A note from Kelly King: Living life and leading with purpose are often topics around the leadership table. Yet, God’s Word provides simple and clear directions through the Great Commandment and the Great Commission. In today’s article, Stephanie Edge breaks down both of these “greats” as you explore your true sacred calling.
In our culture, we are bombarded with things and activities competing for our time and attention. And, if we are not careful, we can get caught up, side-tracked, and swept away by the unimportant and non-essential. Society’s perspective and the opinions of others should not dictate what we do and what we value. Our values and life direction should be established by the priorities outlined in God’s Word.
In Matthew 22, the Pharisees gathered and an expert in the law asked Jesus about the greatest commandment. He responded, “Love the Lord your God with all your heart, with all your soul, and with all your mind. This is the greatest and most important command” (vv. 37-38, emphasis mine). According to Jesus, loving God should be our priority. Most Christians would affirm the importance of the great commandment. However, sometimes there is a gap between our mental assent and our manifest actions. What we believe is demonstrated by what we do. What does it mean to love the Lord your God with all your heart, with all your soul, and with all your mind? Loving God means loving Him with a passion and purpose. Pleasing and honoring Him should be our top priority and focus. Loving Him means spending time with Him in prayer, reading His Word, and worshiping with fellow believers. As a women’s leader, are these practices manifest in your life? We cannot effectively lead others to do what we simply say. But, rather by observing our lives, we should reflect a desire and a drive to love God. Are you loving God well? Are you leading women to love God?
Unsolicited, Jesus went on to add, “The second is like it: Love your neighbor as yourself” (v. 39, emphasis mine). We are commanded to love others as we go about our daily lives, errands, tasks, and jobs. We live in an individualistic society and the idea of preferring others is not intuitive. Unfortunately, honoring others is often far from the forefronts of our minds. Do women see you as a leader demonstrating a love for others? We can love others through our prayers (Jas. 5:16), words (Prov. 16:24), comfort (2 Cor. 1:4), and encouragement (1 Thess. 5:11). Are we leading and teaching other women to follow Christ’s example of loving people?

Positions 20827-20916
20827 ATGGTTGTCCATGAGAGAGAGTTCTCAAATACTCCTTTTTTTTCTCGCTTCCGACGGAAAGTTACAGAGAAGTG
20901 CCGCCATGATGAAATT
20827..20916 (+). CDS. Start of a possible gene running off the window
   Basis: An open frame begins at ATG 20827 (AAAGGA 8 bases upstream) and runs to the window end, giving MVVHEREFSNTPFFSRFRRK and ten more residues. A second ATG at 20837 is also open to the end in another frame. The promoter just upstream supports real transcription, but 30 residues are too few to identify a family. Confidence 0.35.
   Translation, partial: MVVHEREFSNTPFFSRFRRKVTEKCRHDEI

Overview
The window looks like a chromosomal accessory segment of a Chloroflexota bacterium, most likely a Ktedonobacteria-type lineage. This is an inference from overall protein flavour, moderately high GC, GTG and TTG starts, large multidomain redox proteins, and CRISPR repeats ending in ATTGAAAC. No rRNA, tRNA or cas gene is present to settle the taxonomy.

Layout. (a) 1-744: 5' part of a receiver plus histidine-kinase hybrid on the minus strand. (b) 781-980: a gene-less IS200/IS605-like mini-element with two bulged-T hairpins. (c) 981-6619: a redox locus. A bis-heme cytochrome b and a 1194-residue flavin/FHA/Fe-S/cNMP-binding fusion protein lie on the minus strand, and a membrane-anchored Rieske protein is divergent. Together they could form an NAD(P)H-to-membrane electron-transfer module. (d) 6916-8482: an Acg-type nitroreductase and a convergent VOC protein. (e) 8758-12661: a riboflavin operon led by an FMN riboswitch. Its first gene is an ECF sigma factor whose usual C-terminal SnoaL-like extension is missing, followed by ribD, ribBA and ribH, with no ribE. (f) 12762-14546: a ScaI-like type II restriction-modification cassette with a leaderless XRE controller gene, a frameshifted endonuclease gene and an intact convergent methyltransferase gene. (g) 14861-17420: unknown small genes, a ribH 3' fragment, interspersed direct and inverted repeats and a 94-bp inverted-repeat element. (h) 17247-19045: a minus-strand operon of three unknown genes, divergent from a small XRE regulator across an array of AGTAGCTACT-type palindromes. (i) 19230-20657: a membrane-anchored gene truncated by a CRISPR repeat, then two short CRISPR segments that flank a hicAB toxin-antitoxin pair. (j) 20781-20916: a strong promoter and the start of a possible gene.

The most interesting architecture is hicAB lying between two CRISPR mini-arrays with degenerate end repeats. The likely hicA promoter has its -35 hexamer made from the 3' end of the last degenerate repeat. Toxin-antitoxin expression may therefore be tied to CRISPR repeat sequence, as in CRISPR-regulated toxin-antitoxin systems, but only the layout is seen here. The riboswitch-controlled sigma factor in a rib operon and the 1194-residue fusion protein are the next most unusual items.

Another passage of Scripture is often referred to as “great.” That is the great commission. In Matthew 28:18-20, “Jesus came near and said to them, ‘All authority has been given to me in heaven and on earth. Go, therefore, and make disciples of all nations, baptizing them in the name of the Father and of the Son and of the Holy Spirit, teaching them to observe everything I have commanded you. And remember, I am with you always, to the end of the age.’” Jesus commissioned and sent out the disciples as He sends out all believers today. We are called to makes disciples of all nations. Sharing the gospel and teaching others about Jesus’ commands is to be of great importance. Is making disciples a focus for you as a women’s leader? Are you teaching women to share the gospel message with others?
Often, we seek to find our purpose. However, this purpose may be closer than we think. We have one sacred calling: the Great Commandment and the Great Commission. We should love God, love people, and make disciples. Is this the focus of your life? Is this mission of your women’s ministry?
Stephanie Edge has a passion for teaching God’s Word and ministering to women. She served in Women’s Ministry in the local church for sixteen years and worked in College Ministry for ten years. Stephanie graduated from The Southern Baptist Theological Seminary with a Masters of Divinity. She also completed a Masters of Theology and a Doctorate of Philosophy in Christian Education from New Orleans Baptist Theological Seminary. Stephanie currently is an Associate Professor at Union University in Jackson, Tennessee and teaches adjunct for New Orleans Baptist Theological Seminary.